Population health drives growth in big data analytics

More than half of U.S. healthcare providers now use software to analyze clinical and business intelligence data, according to a study by HIMSS Analytics.
The adoption of big data analytics by healthcare organizations has reached 52.1 percent in 2015, up from 46.2 percent in 2013, the study found. Perhaps more significantly, how these providers use clinical and business intelligence (C&BI) tools is changing.
“In 2013, organizations were primarily interested in using C&BI to support their accountable care efforts, whereas in 2015, primary C&BI focus had shifted to population health,” states the executive summary for the 2015 HIMSS Analytics Clinical & Business Intelligence Study.
Driving the increasing use of C&BI and the shift in its focus are 1) the industrywide move toward value-based care and reimbursement and away from fee-for-service and volume-based healthcare pricing models, 2) the growth of Population Health and Accountable Care, and 3) a desire to use predictive analytics for clinical care and financial management.
Of those healthcare organizations using C&BI solutions in 2015, 39.8 percent say they intend to use analytics for “predictive modeling and optimization, in addition to descriptive analytics or reporting, to make better business and healthcare decisions,” up from 33.7 percent in 2013.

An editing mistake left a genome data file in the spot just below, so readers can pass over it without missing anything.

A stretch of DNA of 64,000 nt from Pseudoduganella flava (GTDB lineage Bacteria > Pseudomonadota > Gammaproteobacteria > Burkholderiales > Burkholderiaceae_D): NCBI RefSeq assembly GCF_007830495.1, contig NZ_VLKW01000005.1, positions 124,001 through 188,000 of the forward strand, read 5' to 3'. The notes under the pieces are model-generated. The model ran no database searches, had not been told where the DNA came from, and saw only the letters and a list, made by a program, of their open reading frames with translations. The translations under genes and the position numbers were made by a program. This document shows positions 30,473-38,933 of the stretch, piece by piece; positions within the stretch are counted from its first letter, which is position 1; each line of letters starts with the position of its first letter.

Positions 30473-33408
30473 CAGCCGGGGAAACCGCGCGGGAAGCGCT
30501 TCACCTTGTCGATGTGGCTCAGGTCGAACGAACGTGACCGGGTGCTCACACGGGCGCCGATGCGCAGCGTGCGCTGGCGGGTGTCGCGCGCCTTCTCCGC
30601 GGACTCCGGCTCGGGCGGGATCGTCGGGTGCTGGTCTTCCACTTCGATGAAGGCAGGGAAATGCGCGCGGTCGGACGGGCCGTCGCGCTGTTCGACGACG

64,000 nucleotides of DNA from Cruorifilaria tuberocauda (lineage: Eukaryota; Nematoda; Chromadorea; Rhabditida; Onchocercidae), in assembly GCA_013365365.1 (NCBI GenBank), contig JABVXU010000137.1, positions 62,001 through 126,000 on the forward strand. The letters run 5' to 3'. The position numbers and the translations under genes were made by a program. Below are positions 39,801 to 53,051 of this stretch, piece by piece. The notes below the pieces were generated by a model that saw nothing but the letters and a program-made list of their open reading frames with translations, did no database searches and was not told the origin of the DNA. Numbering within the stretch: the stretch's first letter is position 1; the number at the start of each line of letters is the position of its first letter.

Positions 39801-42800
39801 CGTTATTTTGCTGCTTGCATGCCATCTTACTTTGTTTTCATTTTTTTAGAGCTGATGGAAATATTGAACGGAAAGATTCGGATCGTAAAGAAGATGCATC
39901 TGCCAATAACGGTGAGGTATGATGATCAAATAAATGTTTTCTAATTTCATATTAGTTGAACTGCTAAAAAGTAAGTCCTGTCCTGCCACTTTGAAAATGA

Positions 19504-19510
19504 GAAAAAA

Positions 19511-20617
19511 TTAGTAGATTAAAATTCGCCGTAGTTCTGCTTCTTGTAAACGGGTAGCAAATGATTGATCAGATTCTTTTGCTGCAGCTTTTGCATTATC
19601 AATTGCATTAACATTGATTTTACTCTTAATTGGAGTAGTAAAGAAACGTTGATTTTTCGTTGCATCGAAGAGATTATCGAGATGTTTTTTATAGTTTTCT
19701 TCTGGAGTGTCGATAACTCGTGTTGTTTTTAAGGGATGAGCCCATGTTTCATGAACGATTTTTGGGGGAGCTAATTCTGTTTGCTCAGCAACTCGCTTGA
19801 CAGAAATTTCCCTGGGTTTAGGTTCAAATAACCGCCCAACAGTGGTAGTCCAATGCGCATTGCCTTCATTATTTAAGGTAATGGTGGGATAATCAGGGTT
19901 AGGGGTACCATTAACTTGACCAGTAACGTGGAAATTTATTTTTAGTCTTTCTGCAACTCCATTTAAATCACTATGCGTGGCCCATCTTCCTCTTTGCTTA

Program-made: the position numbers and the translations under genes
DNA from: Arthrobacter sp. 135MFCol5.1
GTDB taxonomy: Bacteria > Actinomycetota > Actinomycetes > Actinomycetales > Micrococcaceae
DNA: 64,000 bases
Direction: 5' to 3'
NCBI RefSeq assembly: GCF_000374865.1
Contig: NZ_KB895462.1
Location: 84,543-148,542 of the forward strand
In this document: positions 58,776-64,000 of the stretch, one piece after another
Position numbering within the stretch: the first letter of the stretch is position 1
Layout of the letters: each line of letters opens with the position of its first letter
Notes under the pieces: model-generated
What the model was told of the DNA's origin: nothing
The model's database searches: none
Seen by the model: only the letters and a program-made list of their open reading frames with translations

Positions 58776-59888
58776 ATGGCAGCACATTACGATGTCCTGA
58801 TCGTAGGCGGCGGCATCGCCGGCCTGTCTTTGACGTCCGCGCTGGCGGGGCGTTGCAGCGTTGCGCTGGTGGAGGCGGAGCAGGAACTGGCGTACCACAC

All other uses cases have decreased in 2015, including integrating data from multiple internal sources (such as clinical and operations data), mixing internal data with external data, and tracking and managing data that providers are required to submit to government agencies and insurance companies.

Access to data across the entire organization will become more important as the level of data will only increase in the future

But to fully leverage C&BI tools, providers must be able to access the data they need when they need it. For this reason, healthcare organizations have a greater desire in 2015 to store and run data in a centralized location. 
The HIMSS Analytics study shows that the reliance on enterprise data warehouses has increased since 2013, while the use of other data locations such as operational data stores and transactional locations has diminished.
“Access to data across the entire organization will become more important as the level of data will only increase in the future,” HIMSS Analytics writes.
Finally, the study shows a strong preference among providers toward using existing EHR/HIS systems for their analytics needs, though “best-of-breed” C&BI solutions are slowly gaining ground. While the top area of focus for providers that have invested in C&BI tools, based on the HIMSS Analytics survey of nearly 200 healthcare professionals, is population management, accountable care, predictive analytics and revenue cycle management also were cited as priorities.

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